Dear Editor,

“Histiocytic sarcoma” is a rare haematological neoplasm with immunohistochemical and morphological diagnostic criteria per exclusionem. In this case report, our patient illustrates that this rare tumour with its unique location and diagnostic morphologic criteria is sensitive to a combination of anthracycline-based chemotherapy and radiotherapy, resulting in complete response for 2 years.

A 64-year-old Caucasian woman presented with an asymptomatic, gradually enlarging neck mass at the Outpatient Department of Internal Medicine. Laboratory results showed subclinical hypothyroidism. Thyroid scintigraphy revealed a cold nodule in the left lower thyroid lobe. Results of aspiration cytology were compatible with an infected cyst. Based on the presence of a goitre, subclinical hypothyroidism and auto-antithyroid peroxidase antibodies >600 kU/L, a diagnosis of Hashimoto’s thyroiditis was suspected and treated with levothyroxin. Five months later she developed neck pain. Pre-operative tru-cut biopsy showed a cell-rich tumour proliferation, possibly histiocytic. Further histological biopsies by open surgery incision showed diffuse proliferation of cells made up of large, bizarre, lobulated, vesicular nuclei with one or more conspicuous nucleoli and ample eosinophilic cytoplasm. Between these cells scattered plasma cells and occasional lymphocytes were seen. No thyroid tissue was present. Immunohistochemical staining revealed strong cytoplasmic expression for CD68 (clones KP-1 and PGM-1) (Fig. 1), lysozym and α1-antitrypsin, whereas lymphoid and myeloid markers (CD43, myeloperoxidase) were all negative as well as keratins, thyreoglobulin, calcitonin and S100. Melan-A, thyrosinase and HMB45 (melanocytic markers) were also negative, excluding the differential diagnosis of metastatic malignant melanoma. Molecular analysis of T cell receptor (TcR) with polymerase chain reaction revealed an unusual, but consistent pattern of TcR rearrangement, not supporting a malignant process of lymphoid origin. On morphological grounds, diagnosis of histiocytic sarcoma was favoured over anaplastic lymphoma and anaplastic thyroid carcinoma as the cells lacked expression of CD30, keratins, thyreoglobulin and calcitonin.

Fig. 1
figure 1

CD68 staining. Enlargement ×200

Computed tomography (CT) and 18F-fluorodeoxyglucose-positron emission tomography (PET) scanning showed a mass in the left thyroid lobe without metastases. A bone marrow biopsy showed normal histology. Chemotherapy (cyclophosphamide 750 mg/m2, doxorubicin 50 mg/m2 and vincristine 2 mg on day 1 with prednisolon 60 mg/m2 on day 1 through 5) was administered intravenously every 3 weeks for three cycles. This resulted in partial response. Apart from alopecia, no other side effects were noticed. After chemotherapy, radiotherapy in a dose of 40 Gy was given to the thyroid and left side of the neck. This resulted in a complete remission on staging with PET scan and CT scan after completion of radiotherapy, which persists for 2 years.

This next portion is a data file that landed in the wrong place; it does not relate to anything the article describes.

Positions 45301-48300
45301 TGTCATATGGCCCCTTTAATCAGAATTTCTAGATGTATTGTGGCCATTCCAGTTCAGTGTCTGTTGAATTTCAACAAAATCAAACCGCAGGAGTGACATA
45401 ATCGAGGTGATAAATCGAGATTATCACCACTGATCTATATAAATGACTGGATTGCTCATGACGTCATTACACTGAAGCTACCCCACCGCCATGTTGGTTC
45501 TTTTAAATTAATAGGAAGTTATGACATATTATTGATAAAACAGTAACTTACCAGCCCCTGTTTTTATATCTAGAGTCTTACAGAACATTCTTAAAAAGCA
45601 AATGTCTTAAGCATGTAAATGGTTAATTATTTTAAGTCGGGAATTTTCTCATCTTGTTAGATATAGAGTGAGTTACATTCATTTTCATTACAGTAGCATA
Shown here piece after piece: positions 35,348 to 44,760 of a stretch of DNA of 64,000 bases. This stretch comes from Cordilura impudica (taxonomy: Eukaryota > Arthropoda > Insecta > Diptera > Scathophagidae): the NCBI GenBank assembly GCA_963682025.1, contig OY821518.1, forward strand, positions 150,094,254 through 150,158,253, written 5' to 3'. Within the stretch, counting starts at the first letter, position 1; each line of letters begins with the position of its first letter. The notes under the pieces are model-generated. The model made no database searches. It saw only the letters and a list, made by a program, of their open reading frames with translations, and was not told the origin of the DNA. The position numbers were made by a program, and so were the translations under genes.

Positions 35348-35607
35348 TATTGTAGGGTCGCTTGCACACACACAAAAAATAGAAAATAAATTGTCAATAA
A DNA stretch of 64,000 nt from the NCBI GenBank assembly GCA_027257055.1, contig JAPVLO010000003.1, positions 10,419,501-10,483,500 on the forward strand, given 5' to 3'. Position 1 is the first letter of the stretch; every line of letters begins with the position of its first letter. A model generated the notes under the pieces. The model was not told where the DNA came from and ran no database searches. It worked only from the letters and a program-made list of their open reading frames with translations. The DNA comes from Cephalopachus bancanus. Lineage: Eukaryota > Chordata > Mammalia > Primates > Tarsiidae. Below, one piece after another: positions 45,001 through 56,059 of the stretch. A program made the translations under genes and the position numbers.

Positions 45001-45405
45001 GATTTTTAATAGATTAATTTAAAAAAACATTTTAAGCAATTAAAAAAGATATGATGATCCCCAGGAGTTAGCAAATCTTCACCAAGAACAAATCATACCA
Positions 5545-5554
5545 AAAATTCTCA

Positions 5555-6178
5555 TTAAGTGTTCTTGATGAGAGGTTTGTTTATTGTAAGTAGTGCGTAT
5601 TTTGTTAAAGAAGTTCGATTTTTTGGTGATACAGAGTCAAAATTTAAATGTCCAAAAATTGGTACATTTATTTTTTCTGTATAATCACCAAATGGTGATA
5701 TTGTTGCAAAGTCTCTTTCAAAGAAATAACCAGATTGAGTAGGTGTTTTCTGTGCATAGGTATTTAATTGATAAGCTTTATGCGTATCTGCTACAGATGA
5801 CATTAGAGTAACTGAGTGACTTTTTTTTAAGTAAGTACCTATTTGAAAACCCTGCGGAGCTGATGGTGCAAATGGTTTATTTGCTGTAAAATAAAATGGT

Histiocytic sarcoma is an extremely rare, malignant proliferation of cells showing morphologic and immunophenotypic features similar to those of histiocytes [1]. Originally, the diagnosis of histiocytic lymphoma has been made often, but further research revealed that most of such cases represented tumours of lymphoid origin. Median age of diagnosis is 46 years with a male predominance. First presentation occurs in lymph nodes (in one third of all cases), in the skin (1/3) and in extranodal sites, mostly intestinal tract (1/3) with advanced disease stage [1]. Arising from phagocytes and related accessory cells with presentation of antigens to lymphocytes, pathological interpretation of lineage distinction can be difficult due to poor differentiation of tumour cells [14]. Diagnosis is based on histologic and immunohistochemical criteria, ruling out epithelial, melanocytic, myeloid and lymphoid origin. In our case, morphology showed histiocytic tumour proliferation with immunophenotypic positivity for CD68, lysozym and α1-antitrypsin without B-cell, T-cell, melanocytic and myeloid markers. Generally, the response is poor due to the aggressive nature with high proliferative rate and extranodal spread [1]. Primary treatment consists of radical surgery with wide surgical margins, frequently combined with elective radiotherapy. With no evidence-based data, several chemotherapeutic schemes have been added to surgery and radiotherapy, primarily for local control of the disease. Recently, allogeneic haematopoietic stem cell transplantation and thalidomide showed some response [5]. The sequence of therapy modalities still needs to be clarified. We preferred a neoadjuvant combination of cyclophosphamide, doxorubicin and vincristine and radiotherapy, resulting in complete response for 2 years.